The community members in Kawaala Zone II in Kampala, Uganda have filed a complaint to the World Bank’s Inspection Panel following attempts to evict them from their homes and farmland without adequate compensation. The eviction is aimed at paving way for the Lubigi drainage channel expansion.
The complaint comes alongside a new Covid-19 lockdown in Kampala, leaving residents even more vulnerable to the impacts of eviction.
The complaint demands a fair and comprehensive resettlement process, following events last December when excavators accompanied by armed guards began to evict residents, destroying homes and crops in the process. One day before that, the Kampala Capital City Authority (KCCA) had distributed eviction notices throughout the area, requiring residents to vacate their land within 28 days.
The complaint alleges that residents were not consulted or provided compensation before evictions began, despite their recognized Kibanja land holding rights.
The area is being cleared to make way for the planned Lubigi drainage channel, a project being constructed by the KCCA with support from the World Bank. The drainage channel is part of a broader road and infrastructure project, the Kampala Institutional and Infrastructure Development Project, which has been carried out in two phases.
This project first impacted Kawaala Zone II around 2014, when a channel diversion was constructed. The current planned expansion will widen that channel and require forced evictions across an area at least 70 meters wide and 2.5 km long.
The complaint alleges impacts from the 2014 channel diversion including increased flooding and a lack of safe walkways or bridges, which has led to at least one death. It also lists feared impacts from the planned expansion, including worsening flooding issues, loss of family grave sites, and loss of homes and farmland, the income from which is used to pay children’s school fees.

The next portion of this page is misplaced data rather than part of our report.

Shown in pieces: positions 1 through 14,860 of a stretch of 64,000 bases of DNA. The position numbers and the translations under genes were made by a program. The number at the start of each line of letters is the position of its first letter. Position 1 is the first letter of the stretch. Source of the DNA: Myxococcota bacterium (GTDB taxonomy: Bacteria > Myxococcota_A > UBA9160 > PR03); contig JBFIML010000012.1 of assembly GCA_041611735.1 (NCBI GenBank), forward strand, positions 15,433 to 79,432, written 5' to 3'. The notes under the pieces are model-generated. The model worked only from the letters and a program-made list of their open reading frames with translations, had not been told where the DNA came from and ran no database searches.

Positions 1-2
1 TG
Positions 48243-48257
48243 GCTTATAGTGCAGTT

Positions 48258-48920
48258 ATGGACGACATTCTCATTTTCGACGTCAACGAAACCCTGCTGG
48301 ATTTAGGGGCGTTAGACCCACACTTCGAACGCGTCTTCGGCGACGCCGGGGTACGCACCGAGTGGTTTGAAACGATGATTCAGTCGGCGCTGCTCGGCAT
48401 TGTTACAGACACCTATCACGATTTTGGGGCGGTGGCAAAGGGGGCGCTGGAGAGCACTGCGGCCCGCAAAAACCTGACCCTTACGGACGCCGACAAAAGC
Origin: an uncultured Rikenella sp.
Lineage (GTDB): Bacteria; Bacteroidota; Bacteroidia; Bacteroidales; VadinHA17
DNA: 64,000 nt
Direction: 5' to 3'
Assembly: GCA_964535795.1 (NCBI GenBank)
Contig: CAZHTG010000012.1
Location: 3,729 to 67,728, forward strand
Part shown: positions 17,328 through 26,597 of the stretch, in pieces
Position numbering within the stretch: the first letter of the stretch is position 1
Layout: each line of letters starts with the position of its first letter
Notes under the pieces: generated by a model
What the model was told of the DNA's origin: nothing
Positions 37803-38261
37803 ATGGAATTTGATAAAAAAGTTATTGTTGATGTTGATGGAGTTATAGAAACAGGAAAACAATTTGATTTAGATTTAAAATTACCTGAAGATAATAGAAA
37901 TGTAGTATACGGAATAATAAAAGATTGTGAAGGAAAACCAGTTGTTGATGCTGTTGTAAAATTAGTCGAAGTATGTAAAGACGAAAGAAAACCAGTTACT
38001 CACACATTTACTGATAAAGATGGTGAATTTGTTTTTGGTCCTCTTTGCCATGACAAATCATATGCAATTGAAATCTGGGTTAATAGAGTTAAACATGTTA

Jeff Wokulira Ssebaggala, Country Director of Witness Radio said, “Since last December, KCCA has pushed residents through a rushed and problematic resettlement process, pressured them to sign documents in English that they do not understand and used threats and other coercive tactics to convince
them to relinquish their land rights. With the Covid-19 pandemic currently ravaging Uganda, residents are even more vulnerable to the impacts of forced displacement, yet the project and the forced displacement process have continued.”
Robi Chacha Mosenda of Accountability Counsel also explained, “Since the project is receiving funding from the World Bank, it is subject to the Bank’s commitments to provide fair compensation and resettlement assistance prior to evicting anyone for a project it finances. As these commitments have not been upheld,
Kawaala community members are turning to the World Bank’s independent accountability office, the Inspection Panel, to demand the right to resettle themselves with dignity.”
The complaint includes demands that the World Bank respect community members’ rights to meaningful consultation, compensation, and safe resettlement.
This content was originally published here.